Bill Ruger’s Prototype WW2 Light Machine Gun

In April 1940, the US Ordnance Department circulated a request for a new light machine gun to replace the Browning M1919A4. It was to be shorter and lighter than the Browning, and was not to be based on the Browning system (presumably the Department wanted to move on from the bulky and heavy 1919 system to something more modern). Being an optimistic and self-confident young engineer at the time, Bill Ruger figured, “How hard could it be?”. He whipped up a design and took it to the Auto-Ordnance corporation, who promptly wrote up a contract to build the gun and submit it to trials.

As it turns out – and as Ruger would later write – it could be quite hard to create a ground-up new design to beat John Browning’s work in just 4 or 5 months (shocking!). When Ruger’s gun was tested, it was found to have a few good aspects, but was generally unreliable and failed to complete the scheduled 10,000-round endurance test. All of the other guns in that trial failed for various reasons, though, and a second trial was scheduled, giving the manufacturers time to improve their designs. Ruger and Auto-Ordnance were unable to substantially correct the problems with the gun, however, and it did as badly in the second trial as it had in the first. Ultimately, a separate procurement process by the Infantry Department would result in the M1919A6 Browning, which was adopted for the role of light machine gun.

This experience would serve Ruger well, as he would go on to do quite a lot more work with Auto-Ordnance before forming his own tremendously successful company.

Thanks to the Cody Firearms Museum for allowing me access to film this!


  1. Interesting.

    Did anyone else hear the noise in the background of the video when Ian wasn’t speaking? Sort of a non harmonic hum? HVAC or something else in the building, maybe. A little distracting, it would make a great sound to pipe into cells at Gitmo.

  2. Seems like a pretty sensible and simple MG… Any firearms experts that could enlighten me as to the possible reasons it failed and didn’t even survive the 10.000 rounds challenge?

  3. Another great video about a gun I was unaware of. I think it foreshadows what was to come for Mr. Ruger. Frankly I think he was a genius.

  4. Sturm, Ruger Co. had been in 2017 3rd largest firearms manufacturer in United States with sales at 517M. This year according to source I cannot locate they were first. Interestingly, vast majority of their production is civilian.

    That is “gone long way” for Mr. Ruger, although he is no more sharing this world with us. Inventiveness, focus on objective and hard work were qualities of his which did bring results after all.

    • I must see that I always though of Bill Ruger more as entrepreneur than gun designer, though never dig deeply in his history.
      Nonetheless, I think it is good example that military contracts (especially during war) are all-or-nothing. If you succeed – glory and $ to you, if not – most probably way is that documents created during development will go to archive and collect dust. If I am not mistaken Ruger later go more toward civilian market, where it is harder to get as big order as for military, but there is much greater chance of some success (or multitude of smaller orders), even if production is much smaller.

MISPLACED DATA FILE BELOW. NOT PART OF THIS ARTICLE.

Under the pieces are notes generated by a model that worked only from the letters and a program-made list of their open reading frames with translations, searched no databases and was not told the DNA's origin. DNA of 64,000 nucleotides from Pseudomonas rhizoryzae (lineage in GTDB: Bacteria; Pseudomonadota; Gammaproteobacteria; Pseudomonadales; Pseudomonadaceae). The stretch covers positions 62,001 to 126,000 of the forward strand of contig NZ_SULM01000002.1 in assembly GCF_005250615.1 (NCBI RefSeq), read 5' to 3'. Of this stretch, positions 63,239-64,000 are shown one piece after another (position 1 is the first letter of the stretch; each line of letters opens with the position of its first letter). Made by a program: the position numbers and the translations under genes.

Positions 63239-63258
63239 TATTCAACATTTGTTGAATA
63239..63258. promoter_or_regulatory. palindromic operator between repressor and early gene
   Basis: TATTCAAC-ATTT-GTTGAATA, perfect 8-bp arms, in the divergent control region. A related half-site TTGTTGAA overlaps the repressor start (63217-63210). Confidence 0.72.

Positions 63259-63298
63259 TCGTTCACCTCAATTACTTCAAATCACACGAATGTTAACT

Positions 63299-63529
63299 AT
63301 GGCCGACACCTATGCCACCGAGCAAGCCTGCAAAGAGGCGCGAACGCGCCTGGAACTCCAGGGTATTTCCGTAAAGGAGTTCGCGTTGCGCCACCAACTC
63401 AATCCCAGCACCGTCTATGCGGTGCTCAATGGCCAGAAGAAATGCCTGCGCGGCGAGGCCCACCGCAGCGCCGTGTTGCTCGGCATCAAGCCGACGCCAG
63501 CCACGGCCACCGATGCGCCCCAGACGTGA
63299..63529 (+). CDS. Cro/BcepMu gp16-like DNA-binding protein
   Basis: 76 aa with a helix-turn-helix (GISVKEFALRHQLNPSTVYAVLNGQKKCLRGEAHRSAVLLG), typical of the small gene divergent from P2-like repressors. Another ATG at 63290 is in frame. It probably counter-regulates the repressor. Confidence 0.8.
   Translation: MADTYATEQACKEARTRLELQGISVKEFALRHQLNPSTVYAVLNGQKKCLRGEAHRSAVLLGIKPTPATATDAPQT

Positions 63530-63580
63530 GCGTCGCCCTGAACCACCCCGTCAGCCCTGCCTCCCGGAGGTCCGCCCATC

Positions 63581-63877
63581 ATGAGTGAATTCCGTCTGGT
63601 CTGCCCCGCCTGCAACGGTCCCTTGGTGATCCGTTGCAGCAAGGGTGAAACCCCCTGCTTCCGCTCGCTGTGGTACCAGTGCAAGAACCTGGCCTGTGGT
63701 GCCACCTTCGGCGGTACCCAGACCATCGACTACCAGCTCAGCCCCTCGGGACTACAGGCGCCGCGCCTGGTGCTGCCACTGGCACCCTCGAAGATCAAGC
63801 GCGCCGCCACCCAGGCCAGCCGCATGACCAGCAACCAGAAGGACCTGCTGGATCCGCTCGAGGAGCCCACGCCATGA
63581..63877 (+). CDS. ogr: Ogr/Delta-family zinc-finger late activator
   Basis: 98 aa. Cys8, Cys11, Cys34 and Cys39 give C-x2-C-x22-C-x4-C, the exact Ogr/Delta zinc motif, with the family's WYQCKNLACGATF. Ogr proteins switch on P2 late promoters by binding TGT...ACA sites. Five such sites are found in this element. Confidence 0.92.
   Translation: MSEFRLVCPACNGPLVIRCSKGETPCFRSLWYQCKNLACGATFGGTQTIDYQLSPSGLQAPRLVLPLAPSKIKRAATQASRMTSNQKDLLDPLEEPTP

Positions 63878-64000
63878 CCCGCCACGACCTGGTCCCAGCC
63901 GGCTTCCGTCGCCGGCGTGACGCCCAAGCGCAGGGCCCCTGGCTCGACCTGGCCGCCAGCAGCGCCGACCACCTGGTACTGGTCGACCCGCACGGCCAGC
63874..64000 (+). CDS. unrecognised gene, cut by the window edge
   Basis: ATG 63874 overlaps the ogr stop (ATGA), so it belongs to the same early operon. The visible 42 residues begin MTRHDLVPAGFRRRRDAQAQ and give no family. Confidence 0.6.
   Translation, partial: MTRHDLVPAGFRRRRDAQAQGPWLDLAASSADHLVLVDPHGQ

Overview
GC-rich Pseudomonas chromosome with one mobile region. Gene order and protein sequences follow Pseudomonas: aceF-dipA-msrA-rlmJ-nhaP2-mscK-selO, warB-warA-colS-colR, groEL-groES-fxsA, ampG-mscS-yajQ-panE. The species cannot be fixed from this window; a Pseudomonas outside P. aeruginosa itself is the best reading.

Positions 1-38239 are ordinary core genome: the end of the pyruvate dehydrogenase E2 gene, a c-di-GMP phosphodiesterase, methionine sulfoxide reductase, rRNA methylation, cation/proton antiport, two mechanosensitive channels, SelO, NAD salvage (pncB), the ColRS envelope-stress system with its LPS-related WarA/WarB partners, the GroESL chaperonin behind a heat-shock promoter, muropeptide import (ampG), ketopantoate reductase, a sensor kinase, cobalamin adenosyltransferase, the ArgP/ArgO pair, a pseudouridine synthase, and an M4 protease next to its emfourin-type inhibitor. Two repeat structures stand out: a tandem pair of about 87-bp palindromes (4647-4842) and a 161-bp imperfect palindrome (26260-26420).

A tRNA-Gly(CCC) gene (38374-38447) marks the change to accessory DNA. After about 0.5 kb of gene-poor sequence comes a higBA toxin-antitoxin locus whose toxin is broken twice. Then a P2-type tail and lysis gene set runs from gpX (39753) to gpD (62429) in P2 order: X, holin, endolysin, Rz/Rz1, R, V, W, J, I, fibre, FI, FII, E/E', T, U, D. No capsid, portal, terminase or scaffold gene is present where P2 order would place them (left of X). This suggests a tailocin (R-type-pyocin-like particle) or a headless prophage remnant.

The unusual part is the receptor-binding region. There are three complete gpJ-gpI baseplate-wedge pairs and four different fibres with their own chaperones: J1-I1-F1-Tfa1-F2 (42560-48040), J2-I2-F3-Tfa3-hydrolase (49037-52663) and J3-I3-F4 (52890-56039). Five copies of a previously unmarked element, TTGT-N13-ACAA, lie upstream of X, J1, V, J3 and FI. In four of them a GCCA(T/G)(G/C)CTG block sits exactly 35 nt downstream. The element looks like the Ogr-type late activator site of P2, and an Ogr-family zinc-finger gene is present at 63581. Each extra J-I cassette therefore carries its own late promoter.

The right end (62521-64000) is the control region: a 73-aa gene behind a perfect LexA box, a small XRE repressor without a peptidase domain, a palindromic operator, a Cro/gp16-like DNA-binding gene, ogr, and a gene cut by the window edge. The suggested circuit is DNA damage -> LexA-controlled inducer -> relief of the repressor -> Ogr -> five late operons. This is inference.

• Not only military orders have lots of lead time, but their production is inefficient, unless type/ model of weapon is “trop” (full success). In that case there is many years of follow-up till the design moves into public domain. The best case to illustrate is Colt and M16.

        The opposite case is civilian market. One such example (to leave Sturm, Ruger Co. out for one minute) is Kell-Tech of George Kellgren. His orientation in market is unique. He does not care whole lot for military stuff, while his niche are models which seem to attract high demand from civilian shooters. Kell-Tech is notoriously short in supply with substantial backlog of orders. The man is bright; he does it right.

  5. 1) Lt Col Arthur Wellsley’s comments after his first campaign, “At least I learned what not to do, and that is always a valuable lesson”.
    2) The US Army had a strange idea of what made a LMG, a LMG – I mean a tripod? …but everybody else did, too, the British put the BREN on a tripod and the Germans the MG34 on a tripod as well. At least the MG34 was designed to do so, so it could function as a medium MG.And I’ve always felt the M1919A4 should have been classed as an air-cooled medium MG, not a light MG.
    3) Sad thing, the US Army could have had a true LMG during WW2, if they just looked south of the border. I give you, the Mendoza LMG = firstin 7mm, then in 30-06
    And as presented by Ian’s Japanese Cousin

    • I would say that what they wanted would be better described as lighter machine gun (than 1919) rather than light machine gun.

      “Sad thing, the US Army could have had a true LMG during WW2, if they just looked south of the border. I give you, the Mendoza LMG = firstin 7mm, then in 30-06”
      According to U.S. Government actually ordered Mendoza light machine gun for 7,62×63 mm cartridge, but war ended before any delivery commenced: